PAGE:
On the Training Day of LIPS and Lean Construction Congress, people from different countries gathered in sharing experiences from Integrated Project Delivery (IPD) projects in their countries. The introductions were from Finland by Jani Saarinen from Vison, Germany by Dr Shervin Haghsheno from Karlsruhe Institute for Technology, Estonia by Sulev Senkel from BrainTeam and Norway by Morten Aagaard from Marstrand. In addition to the introduction presentations, the workshop sparked interesting conversation around the topic.
Finland: Jani Saarinen talked about three conditions that give a frame for an IPD project in Finland: early selection of designers and builders, common contractual structure with risk and benefit sharing, and a common development phase. The role of IPD and especially alliance projects in Finland has grown steadily ever since starting the first alliance projects in 2011. Now, in 2021, there has been approximately 100 Project Alliances and IPD projects in Finland. Below, in figure 1 is annual costs of alliance projects Finland.
Table 1. Annual cost of alliance projects in Finland, annual total value of construction is approximately 35.000 – 37.000 million EUR (Vison Oy, 2021).
In Germany, the development of IPD projects can be seen to have started in 2014, when the German Lean Construction Institute (GLCI) was founded. In 2016, the Initiative TeamBuilding, nowadays known as IPD Center, Competence Center for Integrated Project Delivery (IPA Zentrum), was founded. In 2020, the Federal Ministry of Construction started a research project about IPD. Dr Haghsheno briefly introduced IPD projects that have started in Germany since 2018 both from public and private clients and in building and infrastructure.
In Estonia, the need for change in the construction industry has been recognized. Visiting Finnish alliance projects since 2014, educating and admitting the need to change have not yet resulted in starting the first IPD project. The Ministry of Economics and Communications’ goal to start with the first IPD or Alliance pilot project in 2021 and the Estonian Digital Construction Cluster’s goal of at least three IPD or Alliance projects in 2023 show a green light for the implementation of IPD models in Estonia.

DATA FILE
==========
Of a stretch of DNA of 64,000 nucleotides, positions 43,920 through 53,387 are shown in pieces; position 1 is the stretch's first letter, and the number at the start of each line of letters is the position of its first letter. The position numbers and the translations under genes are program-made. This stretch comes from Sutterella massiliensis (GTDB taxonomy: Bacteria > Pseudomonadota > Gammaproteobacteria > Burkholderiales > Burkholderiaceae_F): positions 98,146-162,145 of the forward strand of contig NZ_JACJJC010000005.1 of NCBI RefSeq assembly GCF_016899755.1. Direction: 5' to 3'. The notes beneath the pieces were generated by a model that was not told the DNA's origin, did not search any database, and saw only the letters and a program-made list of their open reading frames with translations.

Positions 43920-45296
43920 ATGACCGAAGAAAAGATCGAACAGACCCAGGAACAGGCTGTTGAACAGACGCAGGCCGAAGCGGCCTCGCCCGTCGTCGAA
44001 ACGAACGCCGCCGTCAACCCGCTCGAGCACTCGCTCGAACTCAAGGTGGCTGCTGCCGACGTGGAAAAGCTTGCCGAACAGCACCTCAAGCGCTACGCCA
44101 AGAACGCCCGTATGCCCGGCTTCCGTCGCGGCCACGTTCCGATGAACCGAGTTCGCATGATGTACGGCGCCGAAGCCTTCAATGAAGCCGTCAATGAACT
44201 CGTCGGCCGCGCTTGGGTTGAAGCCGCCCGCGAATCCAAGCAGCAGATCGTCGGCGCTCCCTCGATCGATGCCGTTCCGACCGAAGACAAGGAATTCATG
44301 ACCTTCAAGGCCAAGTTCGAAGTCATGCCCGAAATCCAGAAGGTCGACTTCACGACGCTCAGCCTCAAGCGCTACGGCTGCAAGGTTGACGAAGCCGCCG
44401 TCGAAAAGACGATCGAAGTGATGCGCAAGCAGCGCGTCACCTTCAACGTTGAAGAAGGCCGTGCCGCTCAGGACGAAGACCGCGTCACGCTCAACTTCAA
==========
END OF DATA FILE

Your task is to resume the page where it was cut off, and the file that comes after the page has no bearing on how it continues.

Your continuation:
In Norway, half of the contractors’ contracts are collaborative. Morten Aagaard says that the drivers for this extensive use of collaborative contracts are creating value and reducing conflicts. Interest for the collaborative contracts first came from the need to reduce conflicts, but now the driver is more to creating value. The most used model in Norway is design-build, but the trend is towards higher level of integration. Aagaard briefly introduced some projects where the model is in use, such as a hospital project, a school project, and the Life Science Center – University project.
What are the lessons learned?
In Finland, projects and alliances have reached their goals, budgets, and schedules. In addition, integration has made it possible to focus more on people, better leadership as well as challenging and educating professionals. Better value can also be achieved by getting the know-how from the key parties by working together from the development stage.
Dr Haghsheno from Germany emphasized the importance of starting early and top-level management’s commitment to IPD. In Germany, they have learned that investing in training and team development as well as integrating stakeholders early is needed. In Norway, because of the extensive use of collaborative contracts research, reports and guides have been published and standardization is also on the way.
What has been challenging in IPD projects in different countries?
Old cultural habits are seen as a challenging factor in all countries. Understanding that IPD is an alternative to the traditional way of construction challenges in Germany and Estonia. In Finland, Jani Saarinen sees that the lack of sufficient client’s resources and using external alliance experts show that IPD project are still challenging. Dr Haghsheno from Germany and Morten Aagaard From Norway highlighted trust as a challenging aspect in their countries. Dr Haghsheno shared the challenge of accepting other parties into the project in the development phase for designers not to feel threatened by the contractors when they arrive to the project.
Text: Veera Muukkonen, Vison Oy